That doesn't work for me. I have to keep myself motivated throughout my run by focusing on what's immediately in front of me--small goals. Because my longest distance so far is just over three miles, I tell myself I'm only going to run one mile and when I reach that point, I'm allowed to walk the rest of my route. I've found that gets me through the "knees aching" part that hits just before the half mile mark, and carries me to when my second wind hits.
When the police told us to drive carefully to Morristown as we left the house for the hospital to find Neil, all I let myself think about was where we were going to find an open gas station for our empty car at midnight. Too hard to think about the unknown and the possibilities we would find when we reached the emergency room. Just think about which exit off of 287 will take us to the station at exit 33 on 78 which will surely be open. It was.
So at one mile, I usually feel like I can keep running. "Fine" I say to myself, "then go another half mile". One and a half miles on my route happens to hit in the middle of a hill. I know this. I know it's going to be hard, but I push for it. When I reach that spot I can see the top of the hill. That motivates me to at least get to the summit. Yes, there will be more hills to come, but this one I'm looking at right now is the only one that concerns me.
When we finally reached the Morristown Medical Center parking lot, we received a call from a nurse wondering where we were. "Right here!" I said, and hung up as we ran inside. But Neil wasn't there. There'd been no helicopter arrivals that night. Now the task in front of us was to locate the correct hospital. The Morristown receptionist verified that the prefix from which the call came was Robert Wood Johnson Hospital which was 30 miles in the opposite direction. As we jumped back in the car, I tried to call back again and again, but no one answered. I called a number the police had given us if we needed help. They finally helped us connect with someone who told us it was bad, but not much else. Little help when you're a long way from where you want to be. At this point Scott called his dear friend Stan to meet us at the hospital to help administer a Priesthood Blessing. It comforted us to know that we would not be alone.
From the top of the hill, the two-mile mark is not far. Very doable. After two, there's a bit of a respite as the road takes a slight decline and there are plenty of shade trees. But just before three miles, a steep hill rises up in the path. It's a stinker. Really hard, but how can I come this far and not keep going? I know I can do it. I'm almost there. I huff and puff my way up. Yes, I'm very slow, but that hill is mine. There follow a few more downs and ups, and then I'm home. Success! Now to rest up for tomorrow's run.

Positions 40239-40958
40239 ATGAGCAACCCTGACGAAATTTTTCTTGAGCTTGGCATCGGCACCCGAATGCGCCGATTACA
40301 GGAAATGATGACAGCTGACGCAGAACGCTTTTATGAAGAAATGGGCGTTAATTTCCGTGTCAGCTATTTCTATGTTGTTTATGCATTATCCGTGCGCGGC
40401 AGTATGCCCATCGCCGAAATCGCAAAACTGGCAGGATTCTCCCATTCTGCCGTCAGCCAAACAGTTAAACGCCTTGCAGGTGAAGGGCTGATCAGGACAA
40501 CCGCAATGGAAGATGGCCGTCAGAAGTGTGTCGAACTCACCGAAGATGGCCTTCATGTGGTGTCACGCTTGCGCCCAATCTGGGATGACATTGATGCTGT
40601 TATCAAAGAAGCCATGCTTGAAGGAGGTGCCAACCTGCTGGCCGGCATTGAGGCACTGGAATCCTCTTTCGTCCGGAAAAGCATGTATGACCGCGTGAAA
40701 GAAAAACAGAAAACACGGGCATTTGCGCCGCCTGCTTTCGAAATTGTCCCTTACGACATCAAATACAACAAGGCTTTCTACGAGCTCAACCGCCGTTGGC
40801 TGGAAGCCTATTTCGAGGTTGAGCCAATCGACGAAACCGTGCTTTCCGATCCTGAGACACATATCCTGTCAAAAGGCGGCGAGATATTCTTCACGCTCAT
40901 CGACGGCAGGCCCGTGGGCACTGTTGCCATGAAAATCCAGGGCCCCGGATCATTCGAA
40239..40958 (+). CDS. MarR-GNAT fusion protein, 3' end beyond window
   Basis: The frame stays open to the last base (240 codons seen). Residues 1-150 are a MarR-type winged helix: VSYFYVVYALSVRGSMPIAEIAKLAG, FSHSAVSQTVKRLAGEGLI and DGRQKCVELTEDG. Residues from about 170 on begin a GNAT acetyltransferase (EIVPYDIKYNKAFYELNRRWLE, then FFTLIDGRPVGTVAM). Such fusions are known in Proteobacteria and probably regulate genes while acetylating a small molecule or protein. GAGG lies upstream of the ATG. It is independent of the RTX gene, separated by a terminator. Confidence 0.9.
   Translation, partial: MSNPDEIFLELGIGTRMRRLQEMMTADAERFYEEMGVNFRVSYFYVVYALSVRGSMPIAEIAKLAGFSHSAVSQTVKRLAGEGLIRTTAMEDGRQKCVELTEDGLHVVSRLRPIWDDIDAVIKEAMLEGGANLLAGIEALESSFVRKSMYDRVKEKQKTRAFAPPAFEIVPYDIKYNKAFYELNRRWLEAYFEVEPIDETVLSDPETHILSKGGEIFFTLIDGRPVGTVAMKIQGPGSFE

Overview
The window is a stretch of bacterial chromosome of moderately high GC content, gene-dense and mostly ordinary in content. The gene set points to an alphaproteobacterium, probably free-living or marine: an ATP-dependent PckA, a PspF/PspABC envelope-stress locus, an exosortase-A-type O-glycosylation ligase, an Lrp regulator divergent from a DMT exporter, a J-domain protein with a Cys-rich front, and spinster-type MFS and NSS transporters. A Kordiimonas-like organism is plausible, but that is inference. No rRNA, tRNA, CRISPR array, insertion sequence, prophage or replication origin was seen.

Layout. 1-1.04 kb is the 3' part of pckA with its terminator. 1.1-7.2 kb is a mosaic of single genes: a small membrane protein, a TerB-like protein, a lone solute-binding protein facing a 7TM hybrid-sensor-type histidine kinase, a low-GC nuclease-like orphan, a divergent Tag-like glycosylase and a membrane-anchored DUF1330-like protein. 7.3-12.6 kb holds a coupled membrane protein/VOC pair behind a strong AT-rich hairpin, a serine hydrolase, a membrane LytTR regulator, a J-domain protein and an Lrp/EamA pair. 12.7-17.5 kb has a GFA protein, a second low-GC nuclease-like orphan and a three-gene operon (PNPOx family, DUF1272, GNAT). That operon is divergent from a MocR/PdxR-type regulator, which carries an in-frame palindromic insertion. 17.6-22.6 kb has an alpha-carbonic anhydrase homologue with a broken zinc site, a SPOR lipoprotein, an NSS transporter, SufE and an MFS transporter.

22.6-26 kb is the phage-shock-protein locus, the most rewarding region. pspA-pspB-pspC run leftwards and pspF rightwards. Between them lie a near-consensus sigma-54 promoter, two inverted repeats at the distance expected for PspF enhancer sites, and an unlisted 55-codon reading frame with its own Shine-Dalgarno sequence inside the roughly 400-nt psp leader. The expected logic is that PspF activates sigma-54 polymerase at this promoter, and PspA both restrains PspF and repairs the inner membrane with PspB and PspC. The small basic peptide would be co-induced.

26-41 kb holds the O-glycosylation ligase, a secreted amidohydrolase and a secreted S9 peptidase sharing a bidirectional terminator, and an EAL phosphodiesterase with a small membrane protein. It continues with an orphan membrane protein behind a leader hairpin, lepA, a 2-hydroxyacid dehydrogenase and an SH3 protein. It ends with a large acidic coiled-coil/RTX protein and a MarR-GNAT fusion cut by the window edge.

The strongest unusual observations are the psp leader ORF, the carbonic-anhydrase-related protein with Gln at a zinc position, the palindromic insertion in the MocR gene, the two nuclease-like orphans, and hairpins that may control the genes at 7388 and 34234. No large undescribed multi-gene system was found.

When we finally arrived, the doctor wanted to prep us first, before we were brought in to see Neil. Prognosis was bad, he said (why did they keep using that word?), but there was some hope. Our journey had taken so long that he was already in the ICU when we saw him--intubated, attached to countless wires and tubes, and deeply comatose. He was bruised and cut on his face, and the swelling had already started. I still find it hard to talk about what it felt like at the moment we saw him...So much love, so much sorrow. Hurt beyond belief. Ache and grief. We sobbed until there were no more tears. And then we cried some more. But we were finally there by his side. There was some relief in that. We were where we needed to be.
Many days and nights of pain and trials lay ahead of us still, but there were prayers and blessings. There were friends and family. There were support, caring, and hope. And there still are.Neil ran his 10k on the 4th of July in 56 minutes. Apparently his strategy worked for him. He tends to reach for the stars, that boy. He was positively glowing. What a long way he's come. What a long way he wants to go.
My out-of-shape middle-aged body ran the 5k in 35 minutes. Not bad, I say. Time to train for some more races.